Get in touch: send your photos, videos, news & views by texting YORK to 80360 or send an email»
Slimmer Tina Oliver prepares to complete Great North Run after losing more than eight stone
A SLIMMER from North Yorkshire who lost more than eight stone in six months is aiming to complete the Great North Run.
A year ago hairdresser Tina Oliver, 44, from Harrogate, was so overweight she struggled to stand up at work and puffed and panted if she went up the stairs.
She lost the weight through healthy eating, exercise, and by using a Malory Band slimming aid.
Now Tina is preparing to complete the half-marathon in Newcastle in about two hours.
She said: “Last September, when I set out on my diet and exercise plan, I could barely walk, and now I can run 10k without stopping and I’m doing the Great North Run.
“I’m so excited. I never could have imagined walking a mile, never mind running a half-marathon.”
Tina, who weighed nearly 19 stone and was a dress size 26 with a Body Mass Index of 43, was spurred on to lose weight after being warned by her GP that she was in danger of becoming diabetic.
A trip to the dentist revealed her teeth were rotting away due to years of eating chocolate and sweets.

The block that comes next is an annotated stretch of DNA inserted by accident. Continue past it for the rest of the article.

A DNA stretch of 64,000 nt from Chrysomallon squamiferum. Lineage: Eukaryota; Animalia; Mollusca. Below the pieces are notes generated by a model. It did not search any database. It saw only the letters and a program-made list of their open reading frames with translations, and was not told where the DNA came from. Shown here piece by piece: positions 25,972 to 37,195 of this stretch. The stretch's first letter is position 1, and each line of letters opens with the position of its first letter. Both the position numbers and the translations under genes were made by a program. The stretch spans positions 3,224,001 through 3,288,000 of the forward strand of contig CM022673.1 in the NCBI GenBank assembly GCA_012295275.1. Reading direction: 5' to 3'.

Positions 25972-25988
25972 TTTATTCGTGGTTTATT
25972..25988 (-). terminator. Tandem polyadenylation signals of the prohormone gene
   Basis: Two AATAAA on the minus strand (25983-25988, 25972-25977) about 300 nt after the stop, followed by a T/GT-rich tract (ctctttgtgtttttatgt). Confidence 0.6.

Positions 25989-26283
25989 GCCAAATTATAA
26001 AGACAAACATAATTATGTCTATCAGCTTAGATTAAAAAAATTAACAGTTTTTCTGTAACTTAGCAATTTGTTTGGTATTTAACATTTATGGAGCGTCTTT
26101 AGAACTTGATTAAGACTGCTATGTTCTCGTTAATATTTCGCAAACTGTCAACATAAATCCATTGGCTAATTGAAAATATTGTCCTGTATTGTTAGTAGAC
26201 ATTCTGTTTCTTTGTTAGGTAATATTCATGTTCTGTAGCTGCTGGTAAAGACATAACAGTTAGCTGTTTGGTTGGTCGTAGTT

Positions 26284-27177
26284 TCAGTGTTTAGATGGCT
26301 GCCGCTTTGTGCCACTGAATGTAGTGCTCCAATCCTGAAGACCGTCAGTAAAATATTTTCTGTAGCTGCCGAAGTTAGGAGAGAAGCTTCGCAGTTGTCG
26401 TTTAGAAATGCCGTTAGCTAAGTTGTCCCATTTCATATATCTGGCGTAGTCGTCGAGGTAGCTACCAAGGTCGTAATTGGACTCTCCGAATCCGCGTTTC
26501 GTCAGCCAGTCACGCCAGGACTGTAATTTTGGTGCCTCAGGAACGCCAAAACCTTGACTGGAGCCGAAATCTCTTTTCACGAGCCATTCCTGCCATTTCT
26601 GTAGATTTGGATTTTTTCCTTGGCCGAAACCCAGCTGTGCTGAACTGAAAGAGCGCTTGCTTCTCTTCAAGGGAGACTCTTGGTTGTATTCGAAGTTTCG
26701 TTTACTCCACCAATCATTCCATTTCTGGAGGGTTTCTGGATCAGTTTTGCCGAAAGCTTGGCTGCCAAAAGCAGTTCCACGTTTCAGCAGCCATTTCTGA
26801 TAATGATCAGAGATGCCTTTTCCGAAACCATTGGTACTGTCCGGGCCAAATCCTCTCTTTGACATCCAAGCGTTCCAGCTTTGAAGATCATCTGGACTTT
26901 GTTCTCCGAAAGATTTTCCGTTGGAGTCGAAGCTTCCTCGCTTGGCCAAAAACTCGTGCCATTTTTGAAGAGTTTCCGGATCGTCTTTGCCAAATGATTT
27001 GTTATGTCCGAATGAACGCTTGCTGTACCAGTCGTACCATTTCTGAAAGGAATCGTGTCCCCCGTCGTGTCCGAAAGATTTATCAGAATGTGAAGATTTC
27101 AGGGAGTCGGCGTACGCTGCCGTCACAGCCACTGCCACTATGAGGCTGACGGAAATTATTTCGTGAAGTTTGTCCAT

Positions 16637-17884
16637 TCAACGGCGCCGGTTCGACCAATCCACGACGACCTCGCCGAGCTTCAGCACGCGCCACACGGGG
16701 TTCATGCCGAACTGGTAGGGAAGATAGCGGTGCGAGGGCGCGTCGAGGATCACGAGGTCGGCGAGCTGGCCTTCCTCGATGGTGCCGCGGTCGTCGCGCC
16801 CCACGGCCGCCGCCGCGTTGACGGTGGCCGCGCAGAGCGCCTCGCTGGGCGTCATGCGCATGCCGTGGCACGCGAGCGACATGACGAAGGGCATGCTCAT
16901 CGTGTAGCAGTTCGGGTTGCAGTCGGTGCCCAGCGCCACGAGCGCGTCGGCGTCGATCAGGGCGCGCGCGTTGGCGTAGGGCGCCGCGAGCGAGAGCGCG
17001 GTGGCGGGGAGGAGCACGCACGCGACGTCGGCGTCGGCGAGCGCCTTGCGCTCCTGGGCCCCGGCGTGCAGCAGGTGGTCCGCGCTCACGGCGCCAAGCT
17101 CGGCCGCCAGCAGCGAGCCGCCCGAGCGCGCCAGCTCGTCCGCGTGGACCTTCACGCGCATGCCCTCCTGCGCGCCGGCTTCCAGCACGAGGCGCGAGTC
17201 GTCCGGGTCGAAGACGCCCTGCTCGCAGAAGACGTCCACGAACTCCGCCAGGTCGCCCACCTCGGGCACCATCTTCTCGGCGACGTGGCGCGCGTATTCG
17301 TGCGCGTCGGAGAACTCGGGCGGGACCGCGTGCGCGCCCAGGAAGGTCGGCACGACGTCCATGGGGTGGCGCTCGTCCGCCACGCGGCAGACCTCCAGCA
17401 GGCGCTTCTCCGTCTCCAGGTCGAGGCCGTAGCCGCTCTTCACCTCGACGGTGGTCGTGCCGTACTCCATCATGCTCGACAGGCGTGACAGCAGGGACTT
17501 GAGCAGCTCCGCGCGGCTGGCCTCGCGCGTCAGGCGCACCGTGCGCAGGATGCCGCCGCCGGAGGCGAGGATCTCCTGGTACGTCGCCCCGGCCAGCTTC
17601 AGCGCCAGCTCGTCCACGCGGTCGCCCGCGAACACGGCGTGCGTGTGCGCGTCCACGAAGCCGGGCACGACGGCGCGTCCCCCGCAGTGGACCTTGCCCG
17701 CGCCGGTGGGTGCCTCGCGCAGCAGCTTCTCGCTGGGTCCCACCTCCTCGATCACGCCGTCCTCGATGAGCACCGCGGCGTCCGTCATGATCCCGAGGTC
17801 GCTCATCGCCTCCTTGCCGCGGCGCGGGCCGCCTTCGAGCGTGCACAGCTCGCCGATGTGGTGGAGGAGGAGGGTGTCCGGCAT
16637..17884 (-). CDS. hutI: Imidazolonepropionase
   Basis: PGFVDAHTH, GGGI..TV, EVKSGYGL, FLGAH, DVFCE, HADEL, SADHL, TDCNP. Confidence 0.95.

She hit the gym and joined a local slimming group, then a friend told her about the £25 Malory Band, a cord that fits round the waist and is a constant reminder to the user to watch what they eat.
Tina said: “Before I would live on chocolate, biscuits and crisps all day as I was working as a hairdresser. It was easier just to grab something rather than have a sit-down meal.
She said the diabetes warning was the shock she needed. She said: “I started using the band and eating a healthy, balanced diet and, as soon as my stomach expanded, the band would tighten.”
Now Tina has porridge or muesli for breakfast, snacks on fruit and yoghurt, then has a salad for lunch and fish or chicken and veg for dinner.
She has hit her 11 stone target and has lost 16 inches from her waist and 15 from her chest and hips.
She said: “I just wish I’d done it ten years ago. When I cross the finish line, I’ll remember what I was just a year earlier, staring at a pile of cakes, and feel very proud.”
Malory band creator Penny Mallory said the cord wasn’t a magic potion but was a “constant gauge of size” and a helpful “external conscience”.